Three Poems by Janelle Rainer

By  | September 11, 2015 | 0 Comments | Filed under: Poetry

Three Poems by Janelle Rainer
He spent the last ten years
in one prison or another,
working out three times a day,
doing 800 burpees
in his cell. I didn’t ask
why he went to prison.
He just said life was more fun
back then. Now, he’s smoking
in the living room, finally
off probation, too high
to go to the gym.
“I can barely fly at this altitude.”
I ask him what that means.
He makes airplane wings
with his arms, says,
“I can’t fly.”
Stars and Planes
You pushed the screen from its frame
and slipped out into the dark
because you feel like you’re always
in the way of something.
You stare at the sky, try to decide
between stars and planes,
then try to decide
if you’re lonely, or just tired.
It’s not the night you imagined
when you put on that blue dress
hours before. But now,
you’re in the yard
with the stars and the planes
and you hear him inside—
you turn to see him at the window
and he’s looking right at you—
but then you remember: at night,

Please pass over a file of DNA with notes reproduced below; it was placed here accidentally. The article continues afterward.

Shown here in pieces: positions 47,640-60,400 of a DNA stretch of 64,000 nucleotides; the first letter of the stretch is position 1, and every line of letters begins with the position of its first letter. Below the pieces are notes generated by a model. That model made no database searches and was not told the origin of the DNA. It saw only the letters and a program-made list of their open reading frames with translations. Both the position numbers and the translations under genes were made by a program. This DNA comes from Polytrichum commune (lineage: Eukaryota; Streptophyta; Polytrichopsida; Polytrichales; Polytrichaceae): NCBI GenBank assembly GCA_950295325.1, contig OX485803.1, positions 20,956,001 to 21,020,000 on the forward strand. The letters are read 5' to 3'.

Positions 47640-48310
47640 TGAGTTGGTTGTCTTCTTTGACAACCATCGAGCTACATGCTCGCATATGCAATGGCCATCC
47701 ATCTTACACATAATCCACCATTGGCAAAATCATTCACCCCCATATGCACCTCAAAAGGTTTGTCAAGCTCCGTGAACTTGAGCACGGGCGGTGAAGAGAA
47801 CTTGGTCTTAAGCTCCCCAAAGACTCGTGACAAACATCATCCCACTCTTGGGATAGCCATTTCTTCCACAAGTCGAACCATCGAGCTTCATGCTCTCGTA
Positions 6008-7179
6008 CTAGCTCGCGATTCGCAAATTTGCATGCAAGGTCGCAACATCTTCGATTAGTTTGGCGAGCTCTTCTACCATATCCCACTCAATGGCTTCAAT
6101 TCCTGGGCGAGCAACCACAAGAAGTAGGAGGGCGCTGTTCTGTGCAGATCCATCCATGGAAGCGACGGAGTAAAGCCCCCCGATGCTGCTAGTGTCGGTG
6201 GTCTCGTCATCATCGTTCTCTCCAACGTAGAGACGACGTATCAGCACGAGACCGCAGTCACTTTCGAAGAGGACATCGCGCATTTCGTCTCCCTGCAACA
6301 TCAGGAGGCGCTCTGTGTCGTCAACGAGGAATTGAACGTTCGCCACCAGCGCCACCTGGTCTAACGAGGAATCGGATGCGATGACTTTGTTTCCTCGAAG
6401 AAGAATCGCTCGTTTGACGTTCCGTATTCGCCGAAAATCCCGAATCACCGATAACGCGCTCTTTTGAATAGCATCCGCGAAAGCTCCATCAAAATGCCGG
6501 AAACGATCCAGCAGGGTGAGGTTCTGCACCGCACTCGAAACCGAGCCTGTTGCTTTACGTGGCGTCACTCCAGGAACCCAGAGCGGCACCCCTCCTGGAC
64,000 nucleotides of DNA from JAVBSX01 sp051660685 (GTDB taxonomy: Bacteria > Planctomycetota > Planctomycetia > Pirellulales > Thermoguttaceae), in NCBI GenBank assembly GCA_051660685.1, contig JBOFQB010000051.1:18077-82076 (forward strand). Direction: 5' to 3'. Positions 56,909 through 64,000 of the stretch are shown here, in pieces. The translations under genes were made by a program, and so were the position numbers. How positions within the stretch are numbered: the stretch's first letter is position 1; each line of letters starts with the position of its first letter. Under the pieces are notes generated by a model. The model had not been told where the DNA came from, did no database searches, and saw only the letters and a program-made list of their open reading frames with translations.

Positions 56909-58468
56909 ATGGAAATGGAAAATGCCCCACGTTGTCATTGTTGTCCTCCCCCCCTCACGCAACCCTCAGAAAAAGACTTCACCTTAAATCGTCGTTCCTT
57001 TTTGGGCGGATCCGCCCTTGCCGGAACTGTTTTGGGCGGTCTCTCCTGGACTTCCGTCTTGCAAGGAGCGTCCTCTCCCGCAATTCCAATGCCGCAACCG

in a lit house, all a window does
is reflect what’s inside.
He can’t see you.
He’s just looking at himself.
The bedroom door is shut,
but everything leaks in
through the vents—
footsteps, voices,
that cloying smoke.
I hear his laugh,
and fall back asleep
knowing he’s safe.
Later, he undresses
outside the door.
He lays down
and turns his back
to me, afraid I’ll smell
the night on his breath—
moonless, blind. Morning
a far off, unpromised thing.



Janelle Rainer is a 25-year-old poet, painter, and community college teacher living in Spokane, Washington. Her recent work has appeared in Harpur Palate, The Louisville Review, Oddball Magazine, Atticus Review, Emerge Literary Journal, HASH the Mag, POPLORISH, and elsewhere. Her paintings can be viewed at She earned an MFA in Poetry from Pacific University in Forest Grove, Oregon.




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